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Dear friend,

It’s cooling down this September, and we are loving the beautiful fall transition. But even as we cool down, September was heating up with social activism for renters’ rights and fair housing access, the celebration of harvest season, and a super rare, super moon. In more news you should know about….

Code changes could increase the number of Accessory Dwelling Units in Oregon, helping with our housing crunch and adding value for property owners.
 
New
wood-based building materials are being touted for strength and sustainability. Is cross-laminated timber the next revolution in construction?
 

Sage grouse were not listed on the endangered species list, and Oregonians are mixed on the result. Our next step is to work collaboratively with conservationists, land-owners, and ranchers (among others) to protect the land, the species, and livelihoods.   


We hope you enjoy our newsletter. And remember, for receiving it, and reading to the bottom, you will also get our new feature as an added treat: “This month we learned…”
 
 As always, we appreciate your 
generous support.
 
Thank you for your passion,
The 1000 Friends of Oregon Team
 
P.S. Please join us for our next McCall Speaker Series on October 18, from 4-6pm at the Corvallis-Benton County Public Library. In partnership with Oregon Humanities Conversation Project, we are proud to present “Your Land, My Land: Using and Preserving Oregon’s Natural Resources,” with PSU Professor Veronica Dujon.  Oregonians are known for a fierce sense of independence and a rugged individuality, qualities long associated with natural resource vocations such as logging, fishing, farming, and ranching. The state is also known for its progressive environmental policies. Our sense of connection to a place informs our values and approaches to conflict over resource and land use in our communities.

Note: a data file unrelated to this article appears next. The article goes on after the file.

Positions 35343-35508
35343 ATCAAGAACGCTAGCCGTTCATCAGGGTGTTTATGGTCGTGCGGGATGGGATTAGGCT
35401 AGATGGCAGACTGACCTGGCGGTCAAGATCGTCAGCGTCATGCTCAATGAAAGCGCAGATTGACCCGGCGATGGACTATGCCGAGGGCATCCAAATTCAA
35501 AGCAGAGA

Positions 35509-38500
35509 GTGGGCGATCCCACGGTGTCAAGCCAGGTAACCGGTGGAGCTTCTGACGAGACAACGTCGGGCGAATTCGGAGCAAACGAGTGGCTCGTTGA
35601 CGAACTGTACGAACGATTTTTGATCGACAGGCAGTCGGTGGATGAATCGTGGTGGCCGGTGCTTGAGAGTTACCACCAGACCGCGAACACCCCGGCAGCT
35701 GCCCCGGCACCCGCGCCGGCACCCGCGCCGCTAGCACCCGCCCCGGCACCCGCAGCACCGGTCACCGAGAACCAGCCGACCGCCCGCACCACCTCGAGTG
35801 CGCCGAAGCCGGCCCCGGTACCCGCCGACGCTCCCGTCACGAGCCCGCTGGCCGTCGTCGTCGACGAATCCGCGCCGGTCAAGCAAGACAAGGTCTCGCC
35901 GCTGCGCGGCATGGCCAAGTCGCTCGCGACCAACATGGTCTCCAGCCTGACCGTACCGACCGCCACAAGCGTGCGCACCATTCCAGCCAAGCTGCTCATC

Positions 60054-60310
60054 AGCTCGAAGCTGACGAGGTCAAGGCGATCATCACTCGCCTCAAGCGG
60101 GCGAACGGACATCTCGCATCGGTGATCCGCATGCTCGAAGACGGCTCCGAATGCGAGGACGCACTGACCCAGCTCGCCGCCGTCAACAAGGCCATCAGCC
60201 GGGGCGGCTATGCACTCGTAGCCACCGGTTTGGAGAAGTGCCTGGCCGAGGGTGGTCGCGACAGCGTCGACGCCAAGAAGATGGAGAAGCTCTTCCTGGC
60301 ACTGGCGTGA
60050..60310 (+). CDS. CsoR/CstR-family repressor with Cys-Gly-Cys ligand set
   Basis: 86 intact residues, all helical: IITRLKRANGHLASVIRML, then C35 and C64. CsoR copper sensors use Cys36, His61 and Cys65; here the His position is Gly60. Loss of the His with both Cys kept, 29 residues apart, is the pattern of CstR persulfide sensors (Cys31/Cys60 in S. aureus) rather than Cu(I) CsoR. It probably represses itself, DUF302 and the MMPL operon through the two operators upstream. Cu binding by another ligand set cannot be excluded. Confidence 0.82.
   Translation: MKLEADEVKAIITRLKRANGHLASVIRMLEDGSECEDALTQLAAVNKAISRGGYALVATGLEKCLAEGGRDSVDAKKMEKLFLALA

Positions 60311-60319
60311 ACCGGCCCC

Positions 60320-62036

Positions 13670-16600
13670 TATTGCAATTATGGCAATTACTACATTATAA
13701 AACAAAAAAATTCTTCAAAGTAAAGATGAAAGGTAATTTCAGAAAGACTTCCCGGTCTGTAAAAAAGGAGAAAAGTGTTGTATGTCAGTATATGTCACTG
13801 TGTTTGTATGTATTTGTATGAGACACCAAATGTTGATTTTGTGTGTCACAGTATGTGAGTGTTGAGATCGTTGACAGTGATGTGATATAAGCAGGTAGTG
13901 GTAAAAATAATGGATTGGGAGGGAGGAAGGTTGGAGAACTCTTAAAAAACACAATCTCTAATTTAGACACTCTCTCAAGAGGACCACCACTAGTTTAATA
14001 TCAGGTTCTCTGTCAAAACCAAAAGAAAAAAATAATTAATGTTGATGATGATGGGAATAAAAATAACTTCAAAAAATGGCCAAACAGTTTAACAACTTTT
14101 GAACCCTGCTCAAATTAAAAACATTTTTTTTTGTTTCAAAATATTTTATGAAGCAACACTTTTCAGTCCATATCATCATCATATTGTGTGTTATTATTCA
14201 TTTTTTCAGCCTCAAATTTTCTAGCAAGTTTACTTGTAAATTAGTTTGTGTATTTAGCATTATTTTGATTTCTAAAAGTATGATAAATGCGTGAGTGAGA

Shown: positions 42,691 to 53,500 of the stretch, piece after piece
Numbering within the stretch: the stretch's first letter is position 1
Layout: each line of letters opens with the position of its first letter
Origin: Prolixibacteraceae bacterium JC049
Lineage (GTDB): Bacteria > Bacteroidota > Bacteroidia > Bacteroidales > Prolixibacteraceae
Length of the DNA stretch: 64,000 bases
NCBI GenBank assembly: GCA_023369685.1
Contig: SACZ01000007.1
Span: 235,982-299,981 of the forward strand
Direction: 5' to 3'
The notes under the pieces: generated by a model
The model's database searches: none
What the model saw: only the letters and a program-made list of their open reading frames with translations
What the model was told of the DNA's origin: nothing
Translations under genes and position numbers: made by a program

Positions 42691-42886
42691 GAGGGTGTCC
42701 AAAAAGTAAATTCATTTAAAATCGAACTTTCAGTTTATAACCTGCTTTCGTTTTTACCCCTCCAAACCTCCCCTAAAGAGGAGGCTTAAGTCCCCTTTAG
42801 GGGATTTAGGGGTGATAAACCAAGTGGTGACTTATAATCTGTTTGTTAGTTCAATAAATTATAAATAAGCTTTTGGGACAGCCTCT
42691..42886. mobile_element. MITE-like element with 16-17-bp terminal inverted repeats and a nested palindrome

RSVP today! To stay up-to-date about all of the latest 1000 Friends of Oregon happenings, be sure to check out our Events Page.  

 

Code Changes Could Boost ADU’s

Our need to accommodate a growing population means we also need better housing strategies. Portland and other cities could adopt a number of ideas that provide more affordable housing options and better meet the diverse housing needs of people. Accessory Dwelling Units (ADUs) are increasingly popular and provide a very compatible option in established neighborhoods. They help meet the housing needs of young people, older people, and 1-2 people families. We support efforts by Portland and other cities to make ADUs and other creative housing options easier to build. 
  
Irvington ADU_Radcliffe Dacanay 2
Example of an ADU over a garage 

Cross-laminated timber, new material for high-rise construction

A 12-story wood building? The first question that comes to mind is “how?” Answer: with engineered panels that are as strong as concrete and steel. The next question is “why?” Answer: timber jobs, manufacturing jobs, and it’s green when done right.
 

Murray Grove CLT Building_Ben Scicluna 2

Sage grouse avoid an Endangered Species listing, and Oregon avoids lawsuits